SAN DIEGO — Forget the Alamo. Mexican Americans will always remember El Paso.
The West Texas border city is now our Selma, our Kent State, our Columbine. It's where something ghastly happened that revealed how savagely some people can treat their fellow human beings.
A lot of Mexican Americans — and our Latino brothers from other mothers — will tell you is that this is the natural progression in Donald Trump's unrelenting campaign to Make America White Again:
First, we're hated. Then, we're harassed. Finally, we're hunted.
With all the loose talk about "bad hombres" and "shithole countries" and "breeding" and "go back," my friends have warned me that that something like this was bound to happen. We haven't reached bottom with all the "othering," they said. Someone is going to get hurt.
They were right. In El Paso, nearly 50 people did get hurt. Twenty-four people were injured, and 22 others died.
At least eight of the dead are Mexican nationals who had crossed the U.S.-Mexico border to shop. And to think, many Americans are afraid to go to Mexico because they think it's too violent.
When it comes to evil, the Mexicans have nothing on alleged mass murderer Patrick Crusius, 21, of Allen, Texas — an overwhelmingly white suburb of Dallas.
Crusius was worried about a "Hispanic invasion of Texas." Like "infestation," "invasion" is one of those words that Trump uses to gin up his base.
The shooter was so committed to defending the homeland that he grabbed a high-powered rifle and drove 10-12 hours on a hot Texas summer day toward a city that is 80% Latino.
Why not? When a Republican president and the right-wing punditry treat a group of people like rodents or insects, we shouldn't be totally surprised when someone tries to exterminate them.
In the unabashedly racist manifesto the shooter apparently left behind, Crusius decried "race mixing" and said that the possibility that Hispanics might marry white people is yet "another reason to send them back." Borrowing a GOP talking point, he warned that Democrats would take power by "pandering heavily to the Hispanic voting bloc." Calling immigration "detrimental to the future of America," he insisted "it makes no sense to keep on letting millions of illegal or legal immigrants flood into the United States, and to keep the tens of millions that are already here."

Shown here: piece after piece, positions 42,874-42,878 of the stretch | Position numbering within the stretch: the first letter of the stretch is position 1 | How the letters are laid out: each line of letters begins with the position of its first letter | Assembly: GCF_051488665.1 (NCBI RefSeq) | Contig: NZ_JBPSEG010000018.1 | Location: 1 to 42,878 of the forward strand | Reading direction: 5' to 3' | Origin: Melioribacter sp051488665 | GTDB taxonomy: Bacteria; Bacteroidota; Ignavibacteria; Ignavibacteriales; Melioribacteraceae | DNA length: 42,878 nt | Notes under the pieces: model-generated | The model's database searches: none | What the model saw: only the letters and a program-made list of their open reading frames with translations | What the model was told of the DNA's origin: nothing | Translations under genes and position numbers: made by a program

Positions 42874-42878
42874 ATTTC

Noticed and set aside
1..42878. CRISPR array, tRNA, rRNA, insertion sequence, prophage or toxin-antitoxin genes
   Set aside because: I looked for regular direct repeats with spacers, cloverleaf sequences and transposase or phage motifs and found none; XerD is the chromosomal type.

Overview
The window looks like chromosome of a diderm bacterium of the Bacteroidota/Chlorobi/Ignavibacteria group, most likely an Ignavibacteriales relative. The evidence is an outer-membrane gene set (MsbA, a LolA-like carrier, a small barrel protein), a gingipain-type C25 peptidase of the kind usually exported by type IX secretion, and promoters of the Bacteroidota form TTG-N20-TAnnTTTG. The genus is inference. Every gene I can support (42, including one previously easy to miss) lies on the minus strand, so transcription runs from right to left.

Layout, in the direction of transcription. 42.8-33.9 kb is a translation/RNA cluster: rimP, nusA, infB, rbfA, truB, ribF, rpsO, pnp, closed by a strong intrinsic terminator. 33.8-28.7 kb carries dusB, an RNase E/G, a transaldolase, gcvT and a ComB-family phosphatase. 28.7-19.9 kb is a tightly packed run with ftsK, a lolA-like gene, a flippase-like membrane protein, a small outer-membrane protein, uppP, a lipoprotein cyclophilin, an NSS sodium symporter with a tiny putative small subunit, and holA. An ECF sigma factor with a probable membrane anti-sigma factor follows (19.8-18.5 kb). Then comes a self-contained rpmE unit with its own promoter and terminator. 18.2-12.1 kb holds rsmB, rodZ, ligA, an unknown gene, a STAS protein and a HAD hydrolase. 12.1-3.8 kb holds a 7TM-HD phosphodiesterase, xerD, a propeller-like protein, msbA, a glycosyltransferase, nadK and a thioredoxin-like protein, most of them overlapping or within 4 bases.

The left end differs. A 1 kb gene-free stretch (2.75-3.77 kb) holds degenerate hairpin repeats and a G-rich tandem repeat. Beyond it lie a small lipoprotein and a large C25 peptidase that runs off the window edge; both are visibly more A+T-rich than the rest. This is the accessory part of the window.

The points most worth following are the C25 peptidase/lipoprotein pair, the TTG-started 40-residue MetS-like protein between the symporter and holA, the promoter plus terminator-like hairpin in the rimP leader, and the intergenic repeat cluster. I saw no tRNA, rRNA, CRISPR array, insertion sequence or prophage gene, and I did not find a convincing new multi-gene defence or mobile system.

Trump supporters are frantically trying to spin the El Paso tragedy away from the White House by pointing out that the shooter wrote that he didn't want Trump to get blamed for the atrocity. Sometimes, criminals protect their accomplice.
While it's true that, in his screed, Crusius noted that "many factions within the Republican Party are pro-corporation" and thus "pro-immigration," he was also thankful that "some factions within the Republican Party don't prioritize corporations over our future." That second faction is all Trump-style populism.
A few hours after the massacre, when steam was still coming out of my ears, some were insisting that race was irrelevant, and that this attack wasn't about demographics at all.
If the deniers and the deflectors are right that this is just another generic act of violence that could have happened anywhere, then riddle me this:
Couldn't Crusius have found a more convenient way to release his hatred?
I've made that drive — in the opposite direction, from El Paso to Dallas — and I hope to never do it again. It's more than 650 miles, with long West Texas stretches of nothingness. It took me 12 hours with stops for food and gas.
Along the way, Crusius must have passed dozens of department stores. He could have shot up any one of them. But he was saving his bullets for El Paso. Why? Perhaps because when you're hunting deer, you go where the deer are.
At a Walmart Supercenter in the Cielo Vista Mall — on the west side of El Paso, less than five miles from Ciudad Juarez and the U.S.-Mexico border — the hunter found plenty of deer.
The whole point of this ghoulish mission was — as Crusius allegedly wrote — to kill as many Mexicans as possible.
Look at the names of the dead. Benavides. Anchondo. Rodriguez. Hernandez. Garcia. Marquez. Campos. Sanchez. Mission accomplished.
Addressing the nation this week, Trump tried to change the subject away from racism and hate crimes to mental health and video games. Guns should be kept out of the wrong hands, he said.
True enough. But so should the presidency.
Ruben Navarrette can be reached at email@example.com.